Life has few guarantees. That’s something people living today, when layoffs and home foreclosures are normal, understand. But there are always occurrences that are a safe bet to remain the same. The sun rising each day. Gas prices being outrageous. And at 10 a.m., Monday through Saturday, black, independent business proprietor, Larry Jeter, opening the door to his beloved record store, Dimensions in Music. However, the economy is in a downslide and the record industry is moving away from selling pressed copies of music. How does Jeter stay afloat in these harsh times?
Downtown, near the corner of Park Ave. and Saratoga St., lies what Jeter refers to as “A black museum for black music.” Jeter named his store Dimensions in Music because he believes that “black music is too diverse, complex, and beautiful to ever be one dimensional.” He has a shop that both grandparents and grandchildren can enjoy.
Even at first glance, Dimensions in Music feels special. Outside is a big white billboard with the store’s name across the middle. It rests above a large window stamped with promotional posters of black artists from Nas to B.B.King.
The inside looks like a “true music shop.” There isn’t a lot of room in there, because it’s stockpiled with vinyl records, CD’s, and DVD’S. Jeter has more than 150,000 pieces of product for sale. There’s a feel of organized confusion due to the rows of albums that dress every inch of the store, covered in the glow of neon lights on the walls.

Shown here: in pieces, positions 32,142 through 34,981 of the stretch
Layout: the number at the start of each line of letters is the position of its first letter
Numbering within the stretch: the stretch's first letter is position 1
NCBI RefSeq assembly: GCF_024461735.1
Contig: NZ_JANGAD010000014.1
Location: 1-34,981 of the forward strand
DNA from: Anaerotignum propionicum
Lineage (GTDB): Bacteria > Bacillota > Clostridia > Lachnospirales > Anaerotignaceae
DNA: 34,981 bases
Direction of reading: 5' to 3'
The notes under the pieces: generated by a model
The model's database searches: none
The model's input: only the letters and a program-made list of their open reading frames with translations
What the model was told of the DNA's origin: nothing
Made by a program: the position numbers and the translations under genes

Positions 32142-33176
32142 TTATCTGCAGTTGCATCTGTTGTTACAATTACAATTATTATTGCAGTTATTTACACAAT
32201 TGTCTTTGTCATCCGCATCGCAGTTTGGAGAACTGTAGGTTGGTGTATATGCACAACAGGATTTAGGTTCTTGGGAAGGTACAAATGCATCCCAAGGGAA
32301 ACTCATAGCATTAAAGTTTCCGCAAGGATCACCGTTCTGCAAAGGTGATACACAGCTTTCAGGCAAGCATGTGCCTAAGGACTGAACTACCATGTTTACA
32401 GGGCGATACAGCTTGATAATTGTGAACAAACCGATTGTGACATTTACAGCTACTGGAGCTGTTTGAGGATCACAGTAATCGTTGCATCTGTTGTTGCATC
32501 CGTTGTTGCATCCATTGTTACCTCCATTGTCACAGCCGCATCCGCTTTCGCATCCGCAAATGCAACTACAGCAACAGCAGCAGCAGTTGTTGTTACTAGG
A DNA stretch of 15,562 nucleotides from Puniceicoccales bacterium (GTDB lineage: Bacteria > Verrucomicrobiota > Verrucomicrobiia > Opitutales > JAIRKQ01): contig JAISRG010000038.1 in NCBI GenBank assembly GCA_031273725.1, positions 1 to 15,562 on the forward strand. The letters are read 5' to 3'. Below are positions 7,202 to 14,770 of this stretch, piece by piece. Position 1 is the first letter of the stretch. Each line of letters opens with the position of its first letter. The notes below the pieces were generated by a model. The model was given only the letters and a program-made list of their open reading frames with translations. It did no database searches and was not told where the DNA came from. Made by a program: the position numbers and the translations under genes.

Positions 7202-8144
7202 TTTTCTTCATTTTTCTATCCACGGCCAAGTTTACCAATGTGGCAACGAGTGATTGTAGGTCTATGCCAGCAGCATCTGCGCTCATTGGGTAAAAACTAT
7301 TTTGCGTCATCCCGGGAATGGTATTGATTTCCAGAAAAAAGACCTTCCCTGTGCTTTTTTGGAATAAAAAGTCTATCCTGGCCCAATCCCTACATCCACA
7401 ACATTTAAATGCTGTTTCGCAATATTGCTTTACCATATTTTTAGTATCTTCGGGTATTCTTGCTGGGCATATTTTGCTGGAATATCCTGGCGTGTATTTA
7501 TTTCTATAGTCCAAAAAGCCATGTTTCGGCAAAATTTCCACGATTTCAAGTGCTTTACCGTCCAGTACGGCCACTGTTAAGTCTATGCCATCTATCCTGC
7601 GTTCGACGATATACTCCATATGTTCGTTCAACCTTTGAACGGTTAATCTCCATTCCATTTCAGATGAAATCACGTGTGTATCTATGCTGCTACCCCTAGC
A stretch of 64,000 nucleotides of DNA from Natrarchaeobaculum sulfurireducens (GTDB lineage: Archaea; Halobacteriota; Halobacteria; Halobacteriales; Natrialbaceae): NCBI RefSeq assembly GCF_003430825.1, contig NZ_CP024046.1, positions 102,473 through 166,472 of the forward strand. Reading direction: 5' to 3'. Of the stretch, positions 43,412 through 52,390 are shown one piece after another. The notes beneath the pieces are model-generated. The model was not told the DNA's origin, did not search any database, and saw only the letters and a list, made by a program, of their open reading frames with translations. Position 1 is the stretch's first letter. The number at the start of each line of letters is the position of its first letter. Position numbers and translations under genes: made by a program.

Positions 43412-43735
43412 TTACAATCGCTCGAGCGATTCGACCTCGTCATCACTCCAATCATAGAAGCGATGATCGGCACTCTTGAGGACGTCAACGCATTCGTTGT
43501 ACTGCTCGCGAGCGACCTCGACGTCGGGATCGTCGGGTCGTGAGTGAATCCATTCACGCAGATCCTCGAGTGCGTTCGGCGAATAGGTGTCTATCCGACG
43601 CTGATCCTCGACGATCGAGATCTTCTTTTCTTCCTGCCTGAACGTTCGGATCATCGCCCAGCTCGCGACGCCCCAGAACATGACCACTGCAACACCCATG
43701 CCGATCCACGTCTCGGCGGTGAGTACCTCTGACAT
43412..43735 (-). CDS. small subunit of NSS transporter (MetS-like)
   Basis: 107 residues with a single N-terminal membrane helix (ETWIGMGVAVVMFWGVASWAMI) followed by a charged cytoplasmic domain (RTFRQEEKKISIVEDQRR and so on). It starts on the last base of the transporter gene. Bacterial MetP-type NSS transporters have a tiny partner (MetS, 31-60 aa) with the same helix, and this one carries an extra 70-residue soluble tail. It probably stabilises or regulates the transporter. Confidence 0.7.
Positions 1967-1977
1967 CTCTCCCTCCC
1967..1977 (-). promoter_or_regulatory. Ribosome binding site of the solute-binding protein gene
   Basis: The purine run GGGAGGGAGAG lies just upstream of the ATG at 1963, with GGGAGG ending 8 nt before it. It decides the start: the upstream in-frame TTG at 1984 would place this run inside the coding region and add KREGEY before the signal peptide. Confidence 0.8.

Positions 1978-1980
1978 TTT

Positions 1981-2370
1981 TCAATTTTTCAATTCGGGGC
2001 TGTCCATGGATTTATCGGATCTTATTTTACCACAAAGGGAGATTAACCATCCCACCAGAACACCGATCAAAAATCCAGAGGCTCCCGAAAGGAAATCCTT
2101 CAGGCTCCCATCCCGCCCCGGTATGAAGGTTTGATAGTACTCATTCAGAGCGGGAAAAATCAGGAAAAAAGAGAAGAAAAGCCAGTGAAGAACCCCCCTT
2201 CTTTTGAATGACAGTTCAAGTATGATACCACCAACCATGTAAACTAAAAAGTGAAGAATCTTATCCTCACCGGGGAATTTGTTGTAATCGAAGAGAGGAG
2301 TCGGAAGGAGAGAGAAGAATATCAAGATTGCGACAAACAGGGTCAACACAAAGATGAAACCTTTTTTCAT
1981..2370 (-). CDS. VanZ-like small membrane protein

Towards the front are compact discs of hip-hop and R& B artists. Towards the back are vinyls of gospel singers and funk musicians. At the register, a stand with DVD’s of concert footage and music documentaries. Behind it are photos of industry insiders and celebrities, with each picture containing a middle aged, light skinned man with a hair full of signature dreadlocks, and an inviting smile. That is the same man you’ll see running this establishment upon your entrance to the store, Mr. Jeter.
Having an independently owned record store like Dimensions in Music is almost impossible. Major retailers like F.Y.E. and Sam Goody’s have closed down because of epic changes in the music industry. Over the last decade, record sales have decreased by 50 percent, while total revenue from music related merchandise has fallen from 14.6 billion to 6.3 billion. Have people stopped listening to music? No. But it’s no secret that the internet has taken over music output. Getting your favorite artist’s new album is a mouse click away. ITunes sells over 6 billion songs a year, and has over 75 million customer accounts.
In the midst of these changes, it is tireless dedication, the entrepreneurial spirit, genuine love for his work and faith that has allowed Jeter to stay in business.
“God and Jesus. If you have faith, you don’t have anything blocking your view of creativity.” That’s the explanation that 57-year-old Jeter gives, explaining how he has managed to maintain a career in music retail for 37 years and stay the boss of his own store for over 20. “There are people that own companies, but don’t understand their products. Knowing black music, that’s how I survive.”
The son of a jazz musician whom he refers to as “Saxophone,” Jeter’s been around music since birth. During his childhood, his house would become a hotel to his father’s musician friends who were traveling through Baltimore. Jeter himself is a drummer, who played in clubs around the city as early as 16. He was 17 when he started working in record shops and has followed that path ever since.